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34 of 37 people found the following review helpful
5.0 out of 5 stars Embers from the age of empire, October 10, 2000
By 
Sarakani (Harrow United Kingdom) - See all my reviews
This book is on the same sort of rank and the same genre as Out of Africa. A literary autobiography set in Kenya during an uncertain and enterprising colonial era before the First World War.
It's strongest elements include a deep sensitivity to the travails of animal life up against white hunters and farmers, very full accounts of the Kikuyu people and their rivalries with other Africans and it also paints a vivid portrait of pioneering planters and their servants in the shadow of the Great War.
The vantage of the book is greater than that of Out of Africa by Blixen being a less personal tale. it is a faithful, sometimes harrowing tale culled from an excellent store of memories representing times and scenes gone by. Huxley is not short on romance and tragedy.
This book is an ideal companion to those interested in the British Empire and African anthropology. For naturalists it provides breathtaking accounts of white hunters and their quarry as a retrospective commentary on man's abuse of Africa's wild heritage. Huxley writes quietly, sensitively and impartially providing philosophic insights in a heuristic and magical narrative. Always compelling, this is an important primary text.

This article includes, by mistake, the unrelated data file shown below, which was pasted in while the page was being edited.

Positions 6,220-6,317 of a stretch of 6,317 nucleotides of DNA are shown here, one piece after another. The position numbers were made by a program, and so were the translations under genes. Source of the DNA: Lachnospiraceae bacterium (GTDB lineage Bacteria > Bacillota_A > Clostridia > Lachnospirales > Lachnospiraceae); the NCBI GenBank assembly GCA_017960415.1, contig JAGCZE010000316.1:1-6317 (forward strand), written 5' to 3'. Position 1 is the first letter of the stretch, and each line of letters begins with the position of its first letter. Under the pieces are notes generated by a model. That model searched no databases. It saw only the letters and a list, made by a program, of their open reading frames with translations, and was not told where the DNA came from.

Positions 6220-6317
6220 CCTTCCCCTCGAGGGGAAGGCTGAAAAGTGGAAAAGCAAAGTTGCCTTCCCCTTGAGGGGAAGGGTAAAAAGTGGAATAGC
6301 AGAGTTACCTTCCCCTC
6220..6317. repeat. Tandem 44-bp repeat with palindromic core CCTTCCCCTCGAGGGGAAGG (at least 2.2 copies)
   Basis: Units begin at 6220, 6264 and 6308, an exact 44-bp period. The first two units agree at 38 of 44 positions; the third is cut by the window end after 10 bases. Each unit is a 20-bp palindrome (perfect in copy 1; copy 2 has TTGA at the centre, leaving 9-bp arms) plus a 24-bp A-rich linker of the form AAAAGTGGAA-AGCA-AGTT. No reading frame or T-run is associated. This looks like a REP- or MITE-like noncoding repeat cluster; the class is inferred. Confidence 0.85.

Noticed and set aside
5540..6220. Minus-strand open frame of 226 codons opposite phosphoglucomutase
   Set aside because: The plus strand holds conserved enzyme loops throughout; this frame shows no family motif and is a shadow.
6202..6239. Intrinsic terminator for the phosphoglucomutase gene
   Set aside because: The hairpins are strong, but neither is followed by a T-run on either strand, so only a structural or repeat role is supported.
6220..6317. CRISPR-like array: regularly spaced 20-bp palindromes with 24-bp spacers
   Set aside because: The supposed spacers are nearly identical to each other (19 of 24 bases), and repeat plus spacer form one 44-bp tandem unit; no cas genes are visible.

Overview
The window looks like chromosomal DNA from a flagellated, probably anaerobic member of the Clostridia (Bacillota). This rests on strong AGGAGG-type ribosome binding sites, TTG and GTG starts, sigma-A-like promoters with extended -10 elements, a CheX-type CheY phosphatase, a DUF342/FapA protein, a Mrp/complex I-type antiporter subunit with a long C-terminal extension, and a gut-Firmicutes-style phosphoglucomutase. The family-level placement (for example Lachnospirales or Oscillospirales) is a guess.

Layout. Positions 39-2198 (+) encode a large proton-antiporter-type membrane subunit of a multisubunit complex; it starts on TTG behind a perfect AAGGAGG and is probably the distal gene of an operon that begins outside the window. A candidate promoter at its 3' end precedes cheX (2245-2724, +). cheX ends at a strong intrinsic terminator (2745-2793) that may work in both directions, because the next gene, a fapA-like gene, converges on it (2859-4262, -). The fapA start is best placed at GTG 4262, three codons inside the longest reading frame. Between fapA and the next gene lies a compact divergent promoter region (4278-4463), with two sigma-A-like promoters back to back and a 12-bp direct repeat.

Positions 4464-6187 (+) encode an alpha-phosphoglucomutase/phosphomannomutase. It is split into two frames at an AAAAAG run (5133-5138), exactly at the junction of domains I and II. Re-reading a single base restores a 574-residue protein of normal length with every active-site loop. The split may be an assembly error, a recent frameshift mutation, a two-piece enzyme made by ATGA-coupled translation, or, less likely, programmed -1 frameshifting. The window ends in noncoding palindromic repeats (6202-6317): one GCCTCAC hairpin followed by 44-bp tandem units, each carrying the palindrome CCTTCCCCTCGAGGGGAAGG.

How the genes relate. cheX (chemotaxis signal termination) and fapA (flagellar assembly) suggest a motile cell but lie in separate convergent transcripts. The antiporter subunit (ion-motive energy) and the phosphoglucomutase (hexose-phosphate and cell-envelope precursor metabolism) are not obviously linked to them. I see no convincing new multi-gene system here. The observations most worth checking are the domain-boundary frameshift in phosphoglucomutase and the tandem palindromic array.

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15 of 15 people found the following review helpful
5.0 out of 5 stars Highly recommended reading, December 16, 1997
By A Customer
Elspeth Huxley is in my opinion much underrated. She is a magnificent writer, and should be ranked right up there with Isac Dinesen. Her childhood recollections, both this novel and 'The Mottled Lizard', are not only an insight into a curious cast of East African pioneers, but an unpretentious and innocent view of Africans, colonialists and their common humanity through the eyes of a young girl. Highly recommended reading.
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13 of 13 people found the following review helpful
5.0 out of 5 stars Truly A Classic, February 15, 2006
By 
In 1913, a little English girl named Elspeth relocated with her family from their native country to begin a coffee plantation in the wilds of Kenya. Similar in a way to Laura Ingall Wilder's adventurous and sentimental "take" on what was surely a very difficult experience for her family, Elspeth remembers Kenya as a wonderful place and tells us with lingering excitement of her experiences there in the short time before the First World War changed nearly everything. A delightful memoir that is a pleasure every time it's read.
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11 of 11 people found the following review helpful
5.0 out of 5 stars When can I get a plane to Africa?!, October 18, 2004